Yemeni Human Rights Ministry holds symposium on US abuse of UN veto powers

Yemeni Human Rights Ministry holds symposium on US abuse of UN veto powers

The Ministry of Human Rights organized on Thursday in Sana’a a symposium titled “The American Veto and Hegemony… Catastrophic Repercussions of UN Security Council Resolutions on the Reality of Human Rights.”

At the opening of the symposium, the Minister of Human Rights, Ali Hussein al-Dailami, emphasized the importance of exposing American hegemony over decision-making, international position, and performance, as well as the resulting disasters and tragedies for the peoples of the earth, particularly the Third World.

Al-Dailami stated that Yemen deals responsibly with the decisions of the Security Council and its presidential statements but cautions about their goals, directions, and outcomes, which are marred by failure to fulfill the standards, principles, and purposes of the United Nations Charter.

“The Security Council resolutions often express political positions and do not adopt actual measures to maintain peace and protect international security,” he said.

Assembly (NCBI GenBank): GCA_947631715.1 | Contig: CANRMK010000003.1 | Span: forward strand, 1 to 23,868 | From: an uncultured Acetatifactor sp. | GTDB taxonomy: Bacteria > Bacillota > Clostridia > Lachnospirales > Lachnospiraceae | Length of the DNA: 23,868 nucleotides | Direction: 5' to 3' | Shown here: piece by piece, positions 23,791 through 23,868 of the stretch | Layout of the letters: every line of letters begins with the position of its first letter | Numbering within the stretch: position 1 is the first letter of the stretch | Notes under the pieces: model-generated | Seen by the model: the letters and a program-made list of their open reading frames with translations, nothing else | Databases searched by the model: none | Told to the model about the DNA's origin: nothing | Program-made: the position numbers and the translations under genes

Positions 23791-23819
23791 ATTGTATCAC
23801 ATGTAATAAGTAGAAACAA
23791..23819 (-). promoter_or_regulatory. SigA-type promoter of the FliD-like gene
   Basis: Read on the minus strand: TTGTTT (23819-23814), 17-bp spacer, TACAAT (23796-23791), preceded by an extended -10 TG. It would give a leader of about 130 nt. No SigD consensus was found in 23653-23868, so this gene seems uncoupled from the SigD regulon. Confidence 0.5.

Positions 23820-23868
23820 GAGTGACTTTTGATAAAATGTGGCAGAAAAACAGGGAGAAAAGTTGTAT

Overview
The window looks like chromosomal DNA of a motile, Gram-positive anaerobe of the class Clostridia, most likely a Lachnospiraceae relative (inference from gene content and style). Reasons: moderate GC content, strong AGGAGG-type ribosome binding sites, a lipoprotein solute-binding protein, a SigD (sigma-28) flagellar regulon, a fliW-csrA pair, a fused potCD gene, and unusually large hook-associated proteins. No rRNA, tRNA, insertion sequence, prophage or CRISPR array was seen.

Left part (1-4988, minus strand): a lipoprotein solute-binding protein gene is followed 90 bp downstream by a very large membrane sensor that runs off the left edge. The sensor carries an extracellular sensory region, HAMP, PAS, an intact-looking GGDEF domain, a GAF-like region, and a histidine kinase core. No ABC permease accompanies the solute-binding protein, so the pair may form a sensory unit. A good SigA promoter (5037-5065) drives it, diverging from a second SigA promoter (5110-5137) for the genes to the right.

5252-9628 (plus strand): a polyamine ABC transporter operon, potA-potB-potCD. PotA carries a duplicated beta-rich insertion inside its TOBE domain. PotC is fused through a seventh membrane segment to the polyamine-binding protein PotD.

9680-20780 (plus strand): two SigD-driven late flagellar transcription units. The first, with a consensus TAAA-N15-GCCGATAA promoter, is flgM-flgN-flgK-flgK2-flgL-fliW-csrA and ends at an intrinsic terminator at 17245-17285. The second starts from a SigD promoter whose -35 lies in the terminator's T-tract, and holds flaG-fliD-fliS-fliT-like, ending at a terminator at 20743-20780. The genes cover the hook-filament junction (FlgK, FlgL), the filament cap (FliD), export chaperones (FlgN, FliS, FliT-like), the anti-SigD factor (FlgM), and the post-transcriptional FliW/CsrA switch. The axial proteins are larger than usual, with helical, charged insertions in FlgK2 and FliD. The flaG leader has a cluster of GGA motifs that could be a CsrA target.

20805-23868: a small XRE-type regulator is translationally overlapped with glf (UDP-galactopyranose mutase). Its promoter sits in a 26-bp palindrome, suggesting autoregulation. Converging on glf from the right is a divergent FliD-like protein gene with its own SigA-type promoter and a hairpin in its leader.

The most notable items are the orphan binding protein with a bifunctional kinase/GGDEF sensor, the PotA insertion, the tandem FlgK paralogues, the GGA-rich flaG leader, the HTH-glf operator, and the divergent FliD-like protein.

The human rights minister underlined the need to review the human rights record of member states of the Security Council, indicating that the Security Council created a distance between its discretionary powers and the global human conscience entrusted to it, causing disasters and crimes against humanity.

He also noted the humanitarian necessity of reconsidering the structure, norms, and usefulness of the UN Security Council.

During the symposium, three working papers were presented. In the first paper, Dr. Muhammad Abdullah Al-Sowaidi dealt with the disastrous repercussions of UN Security Council resolutions on the reality of human rights in light of the American veto and hegemony.

In the second paper, the legal advisor and human rights activist, Abdulrahman Ali al-Zabib, discussed the consequences and results of the UN Security Council’s decisions to implement Chapter VII of the United Nations Charter, while the political science professor Dr. Faiza Abdullah Al-Raymi reviewed in the third paper the contribution of the UN Security Council to expanding the space for impunity.

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